The real issue is not paying one "fair share," but a more thoughtful examination of the need for greater mass transit throughout the city and region that enhances everyone's quality of life. Hopefully, this will be the focus of a future column and follow-up discussion if, as he states in his blog opening, that is the purpose of his writing.

lake county democrat said...

Dennis, I don't diminish those benefits in the least, I'm arguing that transit subsidies, by encouraging Metra and CTA ridership, empowers those same car drivers and truckers.

And here's a benefit that's hard to quantify: the war on terror. If subsidies reduce oil consumption, that's less money propping up Iran (note that their economy is so shaky they just started gas rationing) and filtering through Saudi Arabia to the wahabbi extremists. It might not be the most efficient way to do that (I prefer a gasoline "non-tax" where prices go up $1/gal but you get the amount refunded at the end of the year -- a lot of people would conserve now and spend the rebate on something else later), but it's definitely a positive.

Dennis Byrne said...

Dear Matt,

Yeah, well I have a master's degree in urban affairs from the University of Wisconsin, and covered transportation (including mass transit) for a decade for the Chicago Daily News and the Chicago Sun-Times, so I guess that makes me an expert too, but what has that have to do with anything? The issue at hand is whether, as a way out of the present mass transit funding crisis, riders should have to pay, say, 5 or 10 percentage points more of the share of their ride. Going on and on about how much subsidies motorists and truckers receive--and I still don't see any hard figures that show they get more than transit riders--doesn't address the issue head on. By the way, not included in the cost of the transit ride that I'm discussing is the federal, state and local capital assistance that pay for buses, trains, bridges, elevated structures, rights of way, subways and so forth, but as an expert, you knew that already.

Dan L said...


Unfair Dennis -- you didn't quantify any of the savings to society that bus/train riders give to the rest of you. How much is all the saved time from less traffic jams worth? Millions (combined)?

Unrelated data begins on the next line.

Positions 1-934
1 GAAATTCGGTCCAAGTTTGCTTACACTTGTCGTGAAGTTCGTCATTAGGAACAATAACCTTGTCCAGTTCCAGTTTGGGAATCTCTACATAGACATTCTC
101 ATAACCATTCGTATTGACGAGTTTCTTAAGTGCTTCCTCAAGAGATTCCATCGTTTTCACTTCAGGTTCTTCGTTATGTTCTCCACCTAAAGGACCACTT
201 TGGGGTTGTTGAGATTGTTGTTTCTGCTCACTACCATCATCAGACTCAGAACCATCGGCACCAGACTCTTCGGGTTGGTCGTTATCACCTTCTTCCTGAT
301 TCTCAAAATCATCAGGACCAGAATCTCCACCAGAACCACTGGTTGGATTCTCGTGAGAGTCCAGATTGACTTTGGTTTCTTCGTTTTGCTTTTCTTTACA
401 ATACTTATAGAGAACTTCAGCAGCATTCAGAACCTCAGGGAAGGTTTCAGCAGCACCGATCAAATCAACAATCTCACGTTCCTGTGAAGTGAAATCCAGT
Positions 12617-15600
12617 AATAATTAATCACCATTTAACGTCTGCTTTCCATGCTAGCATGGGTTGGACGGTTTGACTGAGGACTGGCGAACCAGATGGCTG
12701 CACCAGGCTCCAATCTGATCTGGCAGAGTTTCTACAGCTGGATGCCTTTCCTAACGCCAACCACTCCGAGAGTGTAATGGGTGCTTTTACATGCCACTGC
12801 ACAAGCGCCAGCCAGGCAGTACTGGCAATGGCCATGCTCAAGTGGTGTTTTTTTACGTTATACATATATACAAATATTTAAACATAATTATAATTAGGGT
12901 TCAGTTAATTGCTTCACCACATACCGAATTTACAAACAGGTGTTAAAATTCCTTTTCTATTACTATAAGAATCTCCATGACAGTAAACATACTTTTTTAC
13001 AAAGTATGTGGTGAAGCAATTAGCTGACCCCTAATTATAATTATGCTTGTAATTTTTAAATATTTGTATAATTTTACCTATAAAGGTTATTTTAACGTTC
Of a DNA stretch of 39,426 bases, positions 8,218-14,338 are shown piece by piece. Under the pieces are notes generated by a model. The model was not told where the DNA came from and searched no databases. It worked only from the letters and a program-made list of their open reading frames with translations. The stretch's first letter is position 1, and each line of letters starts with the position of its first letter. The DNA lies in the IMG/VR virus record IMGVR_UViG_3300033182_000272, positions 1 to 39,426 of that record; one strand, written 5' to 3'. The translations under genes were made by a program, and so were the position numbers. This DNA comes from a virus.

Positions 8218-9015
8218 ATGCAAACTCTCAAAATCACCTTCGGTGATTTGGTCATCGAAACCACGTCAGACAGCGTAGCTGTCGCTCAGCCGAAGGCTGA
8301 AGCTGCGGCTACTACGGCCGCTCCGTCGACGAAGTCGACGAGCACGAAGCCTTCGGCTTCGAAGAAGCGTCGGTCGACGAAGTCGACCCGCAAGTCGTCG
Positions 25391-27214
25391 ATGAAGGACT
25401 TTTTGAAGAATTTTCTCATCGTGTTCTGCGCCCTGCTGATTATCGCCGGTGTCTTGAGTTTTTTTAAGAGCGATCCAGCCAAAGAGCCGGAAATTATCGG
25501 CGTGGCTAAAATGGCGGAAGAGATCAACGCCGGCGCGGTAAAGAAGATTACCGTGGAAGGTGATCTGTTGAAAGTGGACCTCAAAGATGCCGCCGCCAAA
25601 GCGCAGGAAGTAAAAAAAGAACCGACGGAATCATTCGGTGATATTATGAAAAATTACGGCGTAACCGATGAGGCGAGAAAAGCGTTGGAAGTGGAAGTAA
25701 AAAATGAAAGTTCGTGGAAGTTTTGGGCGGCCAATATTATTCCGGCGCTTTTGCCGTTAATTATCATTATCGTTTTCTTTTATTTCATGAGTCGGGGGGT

Ok. I'll call your bluff. Let's close the CTA down and see just how many of the CTA mouthy can actually afford cars.

No really!! Let's do it!!

The self-entitlement, nay this completely unsubstantiated belief that we owe cta riders is something that drives me nuts.

Anonymous said...

Oh tisk, tisk Dennis. Seems you are a bit defensive about your "expertise" in urban affairs. Does that expertise extend to chemistry, foreign affairs, economics, and health care as well? Guess you are 99.9999% certain - right?

Anonymous said...

Dennis said "As I acknowledged, the motoring public does receive substantial subsidies. One that you failed to mention was the outrageous ones given to the ethanol industry. Yet, those subsidies still don't amount to half the cost of every trip taken by a motorist"

That argument is weak. You cannot compare the cost of a single rider in a Hummer and one in a CTA bus and say federal subsidies are not equal on a percentage basis per ride. It costs a lot more to ride in that Hummer than it does to ride on that bus. Maybe you should go back to UW for classes in math and logic.

Matt M said...

I never said I was "an expert." You did. I only attempted to provide some authenticity to my blog. I agree with fellow blogger that UW should add logic and common courtesy to its core curriculum. But as a UW alum and transit expert, you already knew that........